With a series of missteps, including “Mortdecai” and “Transcendence,” it’s easy to forget how good of an actor Johnny Depp really is.
“Black Mass” helps to remind audiences of Depp’s talents, a dynamic performance as Whitey Bulger that is his best work in more than a decade.
“Black Mass” follows Bulger’s rise as one of the most notorious mobsters in history, starting with an alliance with the FBI orchestrated by childhood friend John Connolly (Joel Edgerton).
Connolly sees this as an opportunity to not only make good in the ranks of the FBI, but as a chance to make a little money on the side with Bulger and his crew.
Bulger exploits this deal to the fullest extent, using it to eliminate his criminal enemies and build his territory, all the while thumbing his nose at the FBI.
“Black Mass” could have easily painted Bulger as a monster (which he clearly was) and left it at that, but Depp helps to fill in the complexities. This is a man scarred by personal tragedy and used his power to heal those wounds.
Depp, buried under the makeup and contacts and false teeth, brings out those complexities. It’s a surprisingly restrained performance, one that reminded me of his work in “Blow” and “Donnie Brasco.”
Mark Mallouk and Jez Butterworth’s screenplay is as much an indictment on the FBI – specifically Connolly – for its part in allowing Bulger’s crime syndicate to grow as it is an indictment of Bulger – a morality tale with Connolly at the center.
Edgerton plays that struggle well, part of a solid supporting cast that also includes Benedict Cumberbatch, Kevin Bacon and Peter Sarsgaard.
But the main attraction is Depp, who is likely headed to an Oscar nomination, perhaps even a win.
It’s definitely one of the most interesting performances in one of 2015’s more interesting films.
Also in theaters
Another new release this week also features a comeback of sorts, with Lily Tomlin’s strong performance anchoring “Grandma” (B+) – a solid showcase that proves to have a little more substance than the trailer suggests.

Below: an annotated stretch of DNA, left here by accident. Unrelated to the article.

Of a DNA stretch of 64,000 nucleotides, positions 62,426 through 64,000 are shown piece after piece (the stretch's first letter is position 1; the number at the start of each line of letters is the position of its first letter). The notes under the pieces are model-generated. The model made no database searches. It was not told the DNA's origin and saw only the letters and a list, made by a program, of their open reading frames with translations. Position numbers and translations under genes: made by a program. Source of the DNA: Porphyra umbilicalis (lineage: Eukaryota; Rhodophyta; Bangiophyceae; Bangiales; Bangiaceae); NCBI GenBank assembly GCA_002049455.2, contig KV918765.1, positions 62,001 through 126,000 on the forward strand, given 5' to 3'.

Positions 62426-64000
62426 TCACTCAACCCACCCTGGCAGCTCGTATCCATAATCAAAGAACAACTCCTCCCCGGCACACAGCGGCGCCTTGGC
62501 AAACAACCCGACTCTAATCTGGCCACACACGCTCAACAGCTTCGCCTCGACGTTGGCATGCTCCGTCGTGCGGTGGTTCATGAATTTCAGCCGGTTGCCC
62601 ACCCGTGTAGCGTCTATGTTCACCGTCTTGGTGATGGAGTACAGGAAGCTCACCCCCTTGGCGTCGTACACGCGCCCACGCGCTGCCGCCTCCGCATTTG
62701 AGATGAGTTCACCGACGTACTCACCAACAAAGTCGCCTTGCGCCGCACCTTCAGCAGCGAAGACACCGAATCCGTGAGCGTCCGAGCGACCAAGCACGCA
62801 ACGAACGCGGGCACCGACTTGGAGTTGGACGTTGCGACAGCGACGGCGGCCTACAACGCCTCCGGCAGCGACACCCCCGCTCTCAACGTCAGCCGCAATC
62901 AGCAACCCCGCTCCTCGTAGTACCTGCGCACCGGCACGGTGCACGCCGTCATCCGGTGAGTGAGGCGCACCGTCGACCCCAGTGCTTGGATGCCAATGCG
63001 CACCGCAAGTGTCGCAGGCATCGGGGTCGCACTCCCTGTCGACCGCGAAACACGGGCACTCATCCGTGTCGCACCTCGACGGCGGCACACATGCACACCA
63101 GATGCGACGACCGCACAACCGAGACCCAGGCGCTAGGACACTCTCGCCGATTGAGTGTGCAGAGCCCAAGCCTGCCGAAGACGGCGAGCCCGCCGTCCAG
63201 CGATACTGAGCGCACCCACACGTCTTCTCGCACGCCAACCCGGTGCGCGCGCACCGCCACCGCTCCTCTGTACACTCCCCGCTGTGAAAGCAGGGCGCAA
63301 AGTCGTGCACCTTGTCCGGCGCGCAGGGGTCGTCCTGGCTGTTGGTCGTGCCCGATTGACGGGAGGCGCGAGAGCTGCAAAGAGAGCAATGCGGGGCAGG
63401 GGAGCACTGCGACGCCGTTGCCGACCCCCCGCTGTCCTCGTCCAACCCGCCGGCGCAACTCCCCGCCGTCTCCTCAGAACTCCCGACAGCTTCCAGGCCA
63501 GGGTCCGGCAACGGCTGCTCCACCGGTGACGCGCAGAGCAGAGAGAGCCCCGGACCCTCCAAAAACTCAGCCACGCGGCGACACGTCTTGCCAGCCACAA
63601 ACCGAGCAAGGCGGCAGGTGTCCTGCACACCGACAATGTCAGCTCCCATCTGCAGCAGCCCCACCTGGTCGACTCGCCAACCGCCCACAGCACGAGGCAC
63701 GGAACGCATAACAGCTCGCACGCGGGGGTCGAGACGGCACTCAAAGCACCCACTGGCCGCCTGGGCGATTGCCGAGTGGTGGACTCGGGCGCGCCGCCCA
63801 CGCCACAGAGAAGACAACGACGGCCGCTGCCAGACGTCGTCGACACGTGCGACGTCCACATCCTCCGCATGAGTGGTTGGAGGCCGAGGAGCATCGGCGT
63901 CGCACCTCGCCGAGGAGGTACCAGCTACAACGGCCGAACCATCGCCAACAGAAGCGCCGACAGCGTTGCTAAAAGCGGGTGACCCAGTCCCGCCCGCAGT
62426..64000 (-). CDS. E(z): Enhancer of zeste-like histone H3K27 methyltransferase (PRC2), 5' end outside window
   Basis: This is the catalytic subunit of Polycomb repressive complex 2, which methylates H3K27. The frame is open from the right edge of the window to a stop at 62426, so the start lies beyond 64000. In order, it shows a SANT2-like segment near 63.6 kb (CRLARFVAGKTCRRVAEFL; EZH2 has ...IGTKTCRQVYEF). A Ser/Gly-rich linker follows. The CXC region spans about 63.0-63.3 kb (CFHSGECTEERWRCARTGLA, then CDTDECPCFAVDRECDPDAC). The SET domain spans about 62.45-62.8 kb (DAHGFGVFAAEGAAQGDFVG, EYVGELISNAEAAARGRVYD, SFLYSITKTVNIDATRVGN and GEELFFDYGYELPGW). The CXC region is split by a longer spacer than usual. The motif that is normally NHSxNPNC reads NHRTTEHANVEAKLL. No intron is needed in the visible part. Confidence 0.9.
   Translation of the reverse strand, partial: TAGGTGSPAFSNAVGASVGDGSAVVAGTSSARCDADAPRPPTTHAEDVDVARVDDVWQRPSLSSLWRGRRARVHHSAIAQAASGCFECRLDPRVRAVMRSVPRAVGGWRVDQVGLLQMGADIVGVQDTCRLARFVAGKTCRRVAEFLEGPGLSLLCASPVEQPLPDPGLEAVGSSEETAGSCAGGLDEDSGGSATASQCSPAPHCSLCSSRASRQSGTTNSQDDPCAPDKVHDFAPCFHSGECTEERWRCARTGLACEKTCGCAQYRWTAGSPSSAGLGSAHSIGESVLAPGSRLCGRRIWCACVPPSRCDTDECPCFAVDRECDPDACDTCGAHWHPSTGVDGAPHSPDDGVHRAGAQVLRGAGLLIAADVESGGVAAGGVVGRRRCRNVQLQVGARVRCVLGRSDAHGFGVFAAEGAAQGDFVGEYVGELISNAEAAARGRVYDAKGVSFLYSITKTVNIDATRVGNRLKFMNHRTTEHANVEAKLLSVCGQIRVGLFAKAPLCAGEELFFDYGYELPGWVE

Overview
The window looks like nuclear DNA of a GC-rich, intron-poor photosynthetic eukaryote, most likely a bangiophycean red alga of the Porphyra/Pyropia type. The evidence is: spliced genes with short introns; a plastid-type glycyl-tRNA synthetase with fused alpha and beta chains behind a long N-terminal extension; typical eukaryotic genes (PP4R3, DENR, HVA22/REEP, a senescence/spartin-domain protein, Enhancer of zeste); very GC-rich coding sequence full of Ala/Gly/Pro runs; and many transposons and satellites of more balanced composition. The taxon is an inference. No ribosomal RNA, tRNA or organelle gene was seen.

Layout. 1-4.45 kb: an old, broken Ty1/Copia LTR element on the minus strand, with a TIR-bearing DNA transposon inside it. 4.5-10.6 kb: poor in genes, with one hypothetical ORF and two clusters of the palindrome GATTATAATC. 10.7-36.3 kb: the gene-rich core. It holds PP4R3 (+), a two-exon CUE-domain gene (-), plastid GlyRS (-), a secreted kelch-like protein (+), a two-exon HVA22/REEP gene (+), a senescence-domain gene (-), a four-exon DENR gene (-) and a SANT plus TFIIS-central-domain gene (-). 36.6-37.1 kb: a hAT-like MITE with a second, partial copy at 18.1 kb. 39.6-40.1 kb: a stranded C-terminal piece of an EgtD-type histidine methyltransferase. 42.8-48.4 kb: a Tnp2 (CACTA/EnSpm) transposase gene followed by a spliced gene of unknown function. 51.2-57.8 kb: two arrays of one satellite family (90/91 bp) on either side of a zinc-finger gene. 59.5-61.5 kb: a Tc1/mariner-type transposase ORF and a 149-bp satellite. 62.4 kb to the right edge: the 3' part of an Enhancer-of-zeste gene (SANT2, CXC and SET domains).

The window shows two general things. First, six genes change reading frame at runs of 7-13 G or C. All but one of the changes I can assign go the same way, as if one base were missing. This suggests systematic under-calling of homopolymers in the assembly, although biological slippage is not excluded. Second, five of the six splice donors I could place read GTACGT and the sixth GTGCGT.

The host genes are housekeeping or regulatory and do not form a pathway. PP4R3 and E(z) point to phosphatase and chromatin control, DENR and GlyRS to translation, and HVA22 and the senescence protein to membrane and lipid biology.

Tomlin plays Elle, a recluse writer still getting over the loss of her longtime girlfriend.
Elle has tried to restart her life, getting into a relationship with a much younger woman (Judy Greer), but is on the verge of ending that.
Things get further complicated when her granddaughter Sage (Julia Garner) shows up needing $600 dollars before sundown. Since Elle is broke, and has cut up her credit cards, the pair set out to get the money back from old friends and acquaintances without Sage’s mom Judy (Marcia Gay Harden) finding out.
At first, “Grandma” feels like it will play out as an amiable little comedy, with Tomlin’s Elle nothing more than a fast-talking, full of sass, grandmother caricature.
Things take a surprising turn for the good in the second half, when writer/director Paul Weitz’s script takes a more serious turn.
We learn of old wounds and lifelong regrets from Elle, particularly in an extended scene with Sam Elliott. It’s a payoff that packs as tough of an emotional punch as any film in 2015. Watching these two actors in this scene is an absolute joy and takes “Grandma” to another level.
It’s just one of the reasons audiences should seek out this hidden gem.
“Grandma” is rated R for language and some drug use and is now playing at the Regal Bowling Green Stadium 12.